I just want to know the truth about avocados! I have heard that they are bad for you (high in fat, calories and cholesterol) and I've heard that they are good for you (for skin and high in nutrients.) I am trying to lose weight and eat healthy. Are avocados something I can add to my salads or eat as a snack (without tipping the scale)? Or are they not that healthy?
It's true that avocados are high in fat -- one reason they've earned the nickname "butter pear." A medium-sized avocado contains 30 grams of fat, as much as a quarter-pound burger. That's why diet experts have long urged Americans to go easy on avocados in favor of less fatty fruits and vegetables. But now nutritionists are taking another look. They're finding that most of the fat in an avocado is monounsaturated -- the "good" kind that actually lowers cholesterol levels. Thanks to this new understanding, the U.S. government recently revised its official nutrition guidelines to urge Americans to eat more avocados.
Sneaking monounsaturated fats into your weight loss plan may allow you to enjoy similar health benefits, says Melanie Polk, a registered dietitian and director of nutrition education at the American Institute for Cancer Research in Washington, D.C. Used creatively, she says, avocados can add variety -- and good nutrition -- to your diet. Instead of spreading butter or cream cheese on your bread or bagel, use some mashed avocado instead. Replace that mayo you'd usually put on a sandwich with avocado slices. You'll not only save calories, you'll be cutting out saturated fat and increasing your daily intake of monounsaturated fat as well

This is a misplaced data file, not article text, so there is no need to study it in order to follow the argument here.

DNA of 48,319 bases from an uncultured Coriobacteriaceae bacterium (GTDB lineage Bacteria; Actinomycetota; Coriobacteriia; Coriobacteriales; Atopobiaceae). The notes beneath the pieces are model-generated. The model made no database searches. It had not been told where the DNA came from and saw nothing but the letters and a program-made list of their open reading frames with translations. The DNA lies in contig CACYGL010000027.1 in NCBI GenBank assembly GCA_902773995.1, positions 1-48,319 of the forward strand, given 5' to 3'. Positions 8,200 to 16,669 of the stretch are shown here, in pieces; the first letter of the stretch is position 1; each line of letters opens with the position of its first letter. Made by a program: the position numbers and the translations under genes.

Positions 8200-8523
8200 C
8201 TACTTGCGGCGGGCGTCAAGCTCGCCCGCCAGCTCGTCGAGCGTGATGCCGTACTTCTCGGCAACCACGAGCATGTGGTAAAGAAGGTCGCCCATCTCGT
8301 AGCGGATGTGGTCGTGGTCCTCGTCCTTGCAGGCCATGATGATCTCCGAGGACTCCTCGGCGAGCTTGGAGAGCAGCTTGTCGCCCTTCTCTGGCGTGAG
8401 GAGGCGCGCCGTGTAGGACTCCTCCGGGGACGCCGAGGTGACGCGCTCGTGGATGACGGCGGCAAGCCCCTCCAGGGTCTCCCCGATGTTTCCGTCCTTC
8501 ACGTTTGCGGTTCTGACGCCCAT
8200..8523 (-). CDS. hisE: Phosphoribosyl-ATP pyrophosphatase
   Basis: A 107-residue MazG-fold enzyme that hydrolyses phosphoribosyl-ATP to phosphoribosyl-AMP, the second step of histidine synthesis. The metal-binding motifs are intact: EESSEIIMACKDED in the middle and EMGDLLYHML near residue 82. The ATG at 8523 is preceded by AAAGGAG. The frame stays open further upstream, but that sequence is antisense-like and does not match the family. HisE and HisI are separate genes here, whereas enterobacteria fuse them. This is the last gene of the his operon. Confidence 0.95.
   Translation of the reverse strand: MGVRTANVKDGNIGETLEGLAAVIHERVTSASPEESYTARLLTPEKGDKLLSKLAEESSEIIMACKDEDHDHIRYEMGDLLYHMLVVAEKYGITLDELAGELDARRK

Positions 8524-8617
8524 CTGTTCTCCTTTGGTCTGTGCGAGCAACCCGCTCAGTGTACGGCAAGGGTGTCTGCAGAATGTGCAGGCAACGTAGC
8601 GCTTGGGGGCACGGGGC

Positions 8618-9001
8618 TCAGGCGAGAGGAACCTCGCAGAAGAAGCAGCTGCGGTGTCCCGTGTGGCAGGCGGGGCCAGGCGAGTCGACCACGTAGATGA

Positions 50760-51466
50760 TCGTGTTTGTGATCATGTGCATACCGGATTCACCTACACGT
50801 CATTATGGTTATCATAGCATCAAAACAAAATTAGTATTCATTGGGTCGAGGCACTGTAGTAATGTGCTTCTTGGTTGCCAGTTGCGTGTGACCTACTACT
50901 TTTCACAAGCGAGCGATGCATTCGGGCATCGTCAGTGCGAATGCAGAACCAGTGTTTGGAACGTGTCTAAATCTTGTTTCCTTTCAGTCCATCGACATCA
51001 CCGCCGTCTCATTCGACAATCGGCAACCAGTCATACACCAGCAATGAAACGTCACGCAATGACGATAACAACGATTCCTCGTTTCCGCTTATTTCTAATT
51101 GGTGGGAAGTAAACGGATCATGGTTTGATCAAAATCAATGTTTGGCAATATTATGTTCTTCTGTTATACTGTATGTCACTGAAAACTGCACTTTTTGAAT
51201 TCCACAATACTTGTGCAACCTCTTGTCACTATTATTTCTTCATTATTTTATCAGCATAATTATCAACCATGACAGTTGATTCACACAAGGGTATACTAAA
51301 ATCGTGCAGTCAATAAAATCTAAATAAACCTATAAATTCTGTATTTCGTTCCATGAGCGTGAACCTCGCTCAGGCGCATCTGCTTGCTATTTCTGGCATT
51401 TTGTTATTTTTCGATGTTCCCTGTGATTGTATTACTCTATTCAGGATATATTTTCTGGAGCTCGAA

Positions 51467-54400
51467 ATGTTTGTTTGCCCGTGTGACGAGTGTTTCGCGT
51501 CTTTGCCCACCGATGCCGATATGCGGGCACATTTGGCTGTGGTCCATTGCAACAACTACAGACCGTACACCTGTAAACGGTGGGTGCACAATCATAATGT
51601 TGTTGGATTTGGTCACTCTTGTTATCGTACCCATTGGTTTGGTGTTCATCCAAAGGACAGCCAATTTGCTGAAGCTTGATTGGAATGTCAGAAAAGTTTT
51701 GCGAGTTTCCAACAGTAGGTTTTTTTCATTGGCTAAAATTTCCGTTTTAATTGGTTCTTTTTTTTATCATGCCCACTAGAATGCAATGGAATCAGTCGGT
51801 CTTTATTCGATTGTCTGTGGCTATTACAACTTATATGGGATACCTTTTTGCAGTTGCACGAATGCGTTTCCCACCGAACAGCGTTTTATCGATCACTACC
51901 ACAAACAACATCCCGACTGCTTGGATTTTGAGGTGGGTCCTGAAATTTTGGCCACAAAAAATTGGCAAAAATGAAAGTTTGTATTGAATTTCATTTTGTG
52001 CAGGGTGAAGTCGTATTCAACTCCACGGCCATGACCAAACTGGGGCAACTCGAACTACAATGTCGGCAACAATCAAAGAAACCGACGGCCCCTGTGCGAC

A recommended serving size is 2 tablespoons, or roughly one-sixth of a medium-sized avocado. Each serving provides 5 grams of fat and 55 calories. Still, compared with butter or mayonnaise -- which each pack 22 fat grams and 200 calories in a 2-tablespoon serving -- they don't seem so bad.
Giving Avocados a Try
If you decide to incorporate more avocados into your diet, look for them at your local farmer's market or grocery store. If they are hard, place them in a paper sack for a day or two until they ripen and dent when gently squeezed, then use them right away. The green flesh will quickly turn an unappealing shade of brown when exposed to air. To prevent this, place plastic wrap as tightly against the avocado flesh as possible, or sprinkle the cut fruit with a little lemon juice and refrigerate.
For more answers to your nutrition questions check out www.planetyorgos.com
-George Rapitis, MS
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